More than half a century since it first emerged, Fluxus remains a punch in the gut – an angry, restless, contentious creature who refuses to behave and play by the rules. With works by its many members increasingly familiar on museum walls, despite relentless efforts to tame, contain, and define, it has managed to accomplish what Punk never did – unmediated and lasting rebellion and creative force – stubbornly waiting it out. It will not bow – an ever present fuck you in the establishment’s face.
Fluxus was revolutionary, unmanageable, and elusive as a point of conception. Founded in New York during the late 1950’s by George Maciunas, the movement quickly drew many of his generation’s most radical minds, stretching in a tangled web across the globe. Its primary purpose was to democratize art – to destroy the lines of categorization and exclusivity which were endemic within the creative realms – incorporating music, sound, performance, the multiple, and all other forms visual media into the fold. It embraced the spirit of the moment, collaboration, and access – inviting audiences and viewers to combine art and experience – to participate and fold them into their lives. History was one of its many enemies, a fact which, though admirable, has yielded unfortunate results. It’s nearly impossible to capture an accurate image of what it was – its truths lost in the moment – opening its narrative to alteration, personal agenda, and loss. Much of its legacy has been sculpted in retrospect – often favoring it’s more famous members and associates, while important contributors have been cloaked in the shadows of time – the bearers of inconvenient truths. Such is the fate of Wolf Vostell.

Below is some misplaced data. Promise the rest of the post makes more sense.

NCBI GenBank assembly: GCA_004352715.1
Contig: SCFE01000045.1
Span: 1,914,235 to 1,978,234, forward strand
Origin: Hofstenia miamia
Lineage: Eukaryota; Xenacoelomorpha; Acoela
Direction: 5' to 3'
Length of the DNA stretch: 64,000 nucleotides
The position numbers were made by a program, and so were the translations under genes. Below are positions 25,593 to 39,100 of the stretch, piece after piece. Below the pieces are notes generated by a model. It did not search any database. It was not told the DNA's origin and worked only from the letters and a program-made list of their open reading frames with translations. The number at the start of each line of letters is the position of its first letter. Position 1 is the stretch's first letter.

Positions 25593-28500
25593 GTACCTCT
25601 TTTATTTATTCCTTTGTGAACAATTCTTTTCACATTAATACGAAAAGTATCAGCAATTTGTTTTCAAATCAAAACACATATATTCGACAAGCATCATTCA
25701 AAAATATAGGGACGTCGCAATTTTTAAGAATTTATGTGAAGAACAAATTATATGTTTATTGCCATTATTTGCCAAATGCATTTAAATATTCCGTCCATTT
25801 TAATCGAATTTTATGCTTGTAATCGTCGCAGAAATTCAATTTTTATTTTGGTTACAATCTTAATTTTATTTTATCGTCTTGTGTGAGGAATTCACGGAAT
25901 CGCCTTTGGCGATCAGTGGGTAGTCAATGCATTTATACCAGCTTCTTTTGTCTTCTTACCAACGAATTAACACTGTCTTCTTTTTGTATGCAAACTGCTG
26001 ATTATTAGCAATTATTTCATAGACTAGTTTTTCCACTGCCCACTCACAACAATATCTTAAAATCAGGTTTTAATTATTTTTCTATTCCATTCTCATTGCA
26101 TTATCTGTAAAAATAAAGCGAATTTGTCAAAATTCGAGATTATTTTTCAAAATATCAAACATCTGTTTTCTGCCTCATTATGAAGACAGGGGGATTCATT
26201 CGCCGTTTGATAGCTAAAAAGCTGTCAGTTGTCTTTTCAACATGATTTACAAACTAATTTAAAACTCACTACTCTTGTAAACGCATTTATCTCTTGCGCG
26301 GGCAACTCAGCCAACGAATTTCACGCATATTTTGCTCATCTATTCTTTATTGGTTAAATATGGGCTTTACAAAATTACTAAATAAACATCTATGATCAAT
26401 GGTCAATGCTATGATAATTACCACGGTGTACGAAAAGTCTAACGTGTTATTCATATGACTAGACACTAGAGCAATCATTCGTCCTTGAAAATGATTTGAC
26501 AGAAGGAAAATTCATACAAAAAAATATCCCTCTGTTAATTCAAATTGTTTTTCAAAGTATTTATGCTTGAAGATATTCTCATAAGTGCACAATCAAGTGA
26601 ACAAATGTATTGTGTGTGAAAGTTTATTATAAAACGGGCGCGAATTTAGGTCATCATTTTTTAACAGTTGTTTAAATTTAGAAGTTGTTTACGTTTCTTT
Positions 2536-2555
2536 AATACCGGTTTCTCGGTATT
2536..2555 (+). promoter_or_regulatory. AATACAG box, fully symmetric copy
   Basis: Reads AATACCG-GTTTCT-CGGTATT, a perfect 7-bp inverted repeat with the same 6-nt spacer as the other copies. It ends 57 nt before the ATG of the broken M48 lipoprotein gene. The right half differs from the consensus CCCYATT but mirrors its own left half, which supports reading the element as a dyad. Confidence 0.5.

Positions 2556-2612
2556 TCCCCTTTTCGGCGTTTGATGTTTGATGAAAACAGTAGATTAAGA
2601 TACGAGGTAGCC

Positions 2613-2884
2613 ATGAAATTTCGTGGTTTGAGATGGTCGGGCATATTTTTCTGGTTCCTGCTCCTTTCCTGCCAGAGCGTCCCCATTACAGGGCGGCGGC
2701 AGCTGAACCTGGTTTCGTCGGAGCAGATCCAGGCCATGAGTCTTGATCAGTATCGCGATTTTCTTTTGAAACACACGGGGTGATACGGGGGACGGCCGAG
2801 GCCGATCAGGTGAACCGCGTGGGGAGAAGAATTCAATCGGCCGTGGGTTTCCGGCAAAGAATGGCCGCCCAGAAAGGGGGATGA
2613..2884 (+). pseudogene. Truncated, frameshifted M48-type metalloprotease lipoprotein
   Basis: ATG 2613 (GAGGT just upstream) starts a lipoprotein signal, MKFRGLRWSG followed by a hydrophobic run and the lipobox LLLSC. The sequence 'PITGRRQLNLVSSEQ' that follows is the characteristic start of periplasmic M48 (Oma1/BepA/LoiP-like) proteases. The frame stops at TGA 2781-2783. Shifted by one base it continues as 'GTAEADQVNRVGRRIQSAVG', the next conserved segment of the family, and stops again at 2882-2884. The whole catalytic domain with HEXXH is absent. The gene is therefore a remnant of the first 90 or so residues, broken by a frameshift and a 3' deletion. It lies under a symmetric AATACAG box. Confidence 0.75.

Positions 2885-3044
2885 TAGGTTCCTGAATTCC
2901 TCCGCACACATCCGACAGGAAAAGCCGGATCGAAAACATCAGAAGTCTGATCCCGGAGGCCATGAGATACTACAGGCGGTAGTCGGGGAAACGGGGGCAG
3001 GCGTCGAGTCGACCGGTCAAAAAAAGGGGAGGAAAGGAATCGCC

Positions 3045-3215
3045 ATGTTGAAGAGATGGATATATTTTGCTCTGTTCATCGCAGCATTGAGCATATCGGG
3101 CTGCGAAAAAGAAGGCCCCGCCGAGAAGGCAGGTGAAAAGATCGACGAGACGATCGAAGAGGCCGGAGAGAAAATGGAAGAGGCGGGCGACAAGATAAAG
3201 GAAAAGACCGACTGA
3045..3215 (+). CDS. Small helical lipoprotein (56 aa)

Vostell was a founding member of George Maciunas’ rowdy collective, and among the first to reside in Europe – planting its seed in what arguably became its most fruitful soil. That alone should have assured his place. He is a seminal figure in the history of 20th century avant-garde, yet remains sinfully overlooked. An early instigator of Happenings, an innovator of video art, Vostell was equally one of the most radical and irreverent practitioners in sound that the world has ever known. He unleashed ideas – those running wild through his debut LP Dé-coll/age Musik, which remain shocking, surprising, and revolutionary, nearly 60 years after they were set into play.
First released in 1982 on the seminal sound art imprint Multhipla, Dé-coll/age Musik draws from material dating from the late 1950’s to the early 80’s. Through audio sourced from Happening, dialogues, and appropriated sound – Vostell’s creations are a product of his application of décollage, the near perfect inversion of collage. Rather than gathered and assembled sounds – as with Musique Concrète, they are the result of subtractions from a former whole – the death of one, giving life to the next.
As Vostell’s efforts reenter the light, we are offered a rare glimpse into the sonic radicalism of another age, joined within the unmediated spirit of the movement from which they sprang. They are a gift from the shadows of time – pulling the rug from beneath the common history of structured sound. A singular body with no loyalty, producing shocking results. A grinding confrontation – an intoxicating immersion in sound – as brutal as it is ecstatic – an exercise in joy. Dé-coll/age Musik assembles the essence of a creative spirit which is rarely known. Each work as radical and fresh today as the moment it was made.